There is so much to be proud of as our students near the end of the semester. I thank you all for your support and encouragement along the way.
Dean, College of Engineering
With safety our highest concern, this year’s Engineering Design EXPO has been re-envisioned as a virtual experience.
On Friday, May 1, we welcomed more than 60 judges to our virtual EXPO hall to view electronic posters and learn more about student projects from our nationally ranked Senior Design Capstone Program.
Teams presented their projects during remote technical presentations. These sessions received record attendance, allowing students to engage with judges and other industry leaders throughout the day.
Students from across Idaho are submitting photos and video of their completed hands-on activities as they work through our Virtual EXPO Extended Experience for a chance to win a $4,000 scholarship, an iPad, STEM prizes and more.
Students grades 5th through 12th are eligible to participate until May 21.
The Vandal Mask – PPE Distribution Continues
Open-Source designs for mask, UVC mask sterilizing systems and face shields available for download
Embracing our expertise in 3D printing, significant infrastructure and resources available, our college has redesigned several personal protective equipment pieces for mass manufacturing and distribution across the region.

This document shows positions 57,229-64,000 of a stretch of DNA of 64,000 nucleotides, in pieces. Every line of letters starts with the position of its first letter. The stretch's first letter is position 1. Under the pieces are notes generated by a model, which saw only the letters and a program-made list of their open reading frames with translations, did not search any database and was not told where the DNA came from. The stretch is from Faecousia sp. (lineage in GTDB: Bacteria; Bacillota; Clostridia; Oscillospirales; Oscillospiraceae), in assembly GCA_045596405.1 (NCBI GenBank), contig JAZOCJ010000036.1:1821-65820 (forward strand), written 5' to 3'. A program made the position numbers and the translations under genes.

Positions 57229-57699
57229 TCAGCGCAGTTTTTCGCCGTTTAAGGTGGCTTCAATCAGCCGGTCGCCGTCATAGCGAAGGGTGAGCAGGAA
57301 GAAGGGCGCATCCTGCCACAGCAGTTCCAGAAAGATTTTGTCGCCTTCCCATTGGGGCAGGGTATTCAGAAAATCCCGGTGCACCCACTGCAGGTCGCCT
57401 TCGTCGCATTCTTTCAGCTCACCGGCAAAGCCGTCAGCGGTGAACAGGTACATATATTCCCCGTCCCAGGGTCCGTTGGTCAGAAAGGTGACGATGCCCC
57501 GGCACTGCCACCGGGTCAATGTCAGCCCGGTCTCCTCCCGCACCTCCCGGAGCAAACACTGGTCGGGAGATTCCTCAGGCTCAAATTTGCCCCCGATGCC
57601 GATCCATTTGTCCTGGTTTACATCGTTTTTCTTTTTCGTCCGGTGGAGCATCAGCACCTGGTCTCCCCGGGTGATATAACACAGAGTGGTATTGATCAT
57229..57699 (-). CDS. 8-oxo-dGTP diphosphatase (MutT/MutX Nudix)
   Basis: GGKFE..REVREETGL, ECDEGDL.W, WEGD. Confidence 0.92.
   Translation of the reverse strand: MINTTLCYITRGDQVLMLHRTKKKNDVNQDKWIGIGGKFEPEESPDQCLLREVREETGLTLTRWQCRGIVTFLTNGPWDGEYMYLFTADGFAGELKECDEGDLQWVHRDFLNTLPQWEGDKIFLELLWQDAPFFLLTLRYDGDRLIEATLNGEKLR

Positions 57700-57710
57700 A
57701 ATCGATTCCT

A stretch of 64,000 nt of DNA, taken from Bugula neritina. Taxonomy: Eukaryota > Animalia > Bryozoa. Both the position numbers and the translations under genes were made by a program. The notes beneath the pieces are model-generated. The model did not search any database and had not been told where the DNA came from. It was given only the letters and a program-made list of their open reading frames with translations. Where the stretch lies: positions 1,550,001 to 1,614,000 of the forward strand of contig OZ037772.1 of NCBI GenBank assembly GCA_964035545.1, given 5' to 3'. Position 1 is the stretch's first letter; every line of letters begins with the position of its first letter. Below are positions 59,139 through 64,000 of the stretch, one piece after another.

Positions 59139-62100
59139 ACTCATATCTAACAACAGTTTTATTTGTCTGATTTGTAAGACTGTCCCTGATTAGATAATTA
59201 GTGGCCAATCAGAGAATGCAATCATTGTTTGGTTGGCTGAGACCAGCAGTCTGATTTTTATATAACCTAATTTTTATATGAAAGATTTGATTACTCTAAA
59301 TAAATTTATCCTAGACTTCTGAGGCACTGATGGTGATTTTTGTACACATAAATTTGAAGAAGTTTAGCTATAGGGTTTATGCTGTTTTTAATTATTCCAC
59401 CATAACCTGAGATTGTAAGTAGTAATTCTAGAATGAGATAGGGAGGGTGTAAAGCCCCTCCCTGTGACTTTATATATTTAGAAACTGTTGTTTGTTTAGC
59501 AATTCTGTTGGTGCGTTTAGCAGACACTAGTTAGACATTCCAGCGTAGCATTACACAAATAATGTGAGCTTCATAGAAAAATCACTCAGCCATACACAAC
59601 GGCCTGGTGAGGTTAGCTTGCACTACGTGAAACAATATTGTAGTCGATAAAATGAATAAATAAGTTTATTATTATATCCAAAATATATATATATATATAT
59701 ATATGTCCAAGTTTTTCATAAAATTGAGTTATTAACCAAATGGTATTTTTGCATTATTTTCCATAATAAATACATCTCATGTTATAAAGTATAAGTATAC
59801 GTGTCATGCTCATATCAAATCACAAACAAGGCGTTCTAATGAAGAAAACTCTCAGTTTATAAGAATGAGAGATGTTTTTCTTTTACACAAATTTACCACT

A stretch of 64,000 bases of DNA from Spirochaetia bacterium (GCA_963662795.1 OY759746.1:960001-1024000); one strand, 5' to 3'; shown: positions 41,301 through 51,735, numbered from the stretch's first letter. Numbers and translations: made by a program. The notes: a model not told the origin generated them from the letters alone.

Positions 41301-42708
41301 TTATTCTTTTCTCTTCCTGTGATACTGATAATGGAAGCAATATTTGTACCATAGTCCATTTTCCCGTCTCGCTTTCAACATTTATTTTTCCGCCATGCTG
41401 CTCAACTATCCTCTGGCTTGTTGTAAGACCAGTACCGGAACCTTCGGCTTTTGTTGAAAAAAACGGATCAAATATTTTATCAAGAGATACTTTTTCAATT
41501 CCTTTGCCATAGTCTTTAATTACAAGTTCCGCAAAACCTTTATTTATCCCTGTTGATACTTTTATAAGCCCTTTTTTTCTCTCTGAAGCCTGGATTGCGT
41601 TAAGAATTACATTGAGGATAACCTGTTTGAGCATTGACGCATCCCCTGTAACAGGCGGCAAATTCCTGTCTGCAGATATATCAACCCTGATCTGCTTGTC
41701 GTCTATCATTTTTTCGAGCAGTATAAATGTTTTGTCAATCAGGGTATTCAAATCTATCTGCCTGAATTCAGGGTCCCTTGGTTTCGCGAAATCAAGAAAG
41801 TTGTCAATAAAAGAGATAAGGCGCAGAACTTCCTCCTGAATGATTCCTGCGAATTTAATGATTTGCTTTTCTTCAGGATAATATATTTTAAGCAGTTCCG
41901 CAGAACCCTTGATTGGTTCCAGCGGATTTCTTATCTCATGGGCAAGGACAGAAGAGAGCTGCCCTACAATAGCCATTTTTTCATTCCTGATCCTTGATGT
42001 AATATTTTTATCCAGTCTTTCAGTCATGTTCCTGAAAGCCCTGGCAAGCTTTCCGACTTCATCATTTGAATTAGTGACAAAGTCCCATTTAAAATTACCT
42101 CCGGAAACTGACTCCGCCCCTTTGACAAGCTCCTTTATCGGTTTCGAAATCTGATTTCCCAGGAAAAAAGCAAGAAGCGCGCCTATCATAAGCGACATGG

So far, we’ve delivered 700 face shields and 100 masks, working closely with the Public Health – Idaho North Central District to distribute these to areas with the greatest need.
The team putting all this together is vast and expansive. Faculty in all departments have been involved as well as partners across campus. All our designs have been validated by local medical staff. Not to mention, community support across the Palouse and Lewiston-Clarkston valley has been overwhelmingly positive, with individuals using their home 3D printers to contribute to this cause.
The Vandal Mask
Our filtering facepiece respirator has a breathing area about eight times larger than that of other open-source designs. The snap ring attaches from the front, allowing this piece to be easily removed while keeping contaminants on the outside of the mask. This mask be used with many filtration materials as well as different straps materials.
UVC Face Mask Sanitizer
Uses ultraviolet c (uvc) light, a short-wavelength light capable of converting the coronavirus covid-19 into harmless carbon compounds and water. Scalable for small box or large systems. A large prototype is currently in use at St. Joseph Regional Medical Center in Lewiston. This station can disinfect up to 24 masks at a time in a process that takes only 10 minutes and uses only ¼ the power of a traditional microwave, keeping operation costs minimal.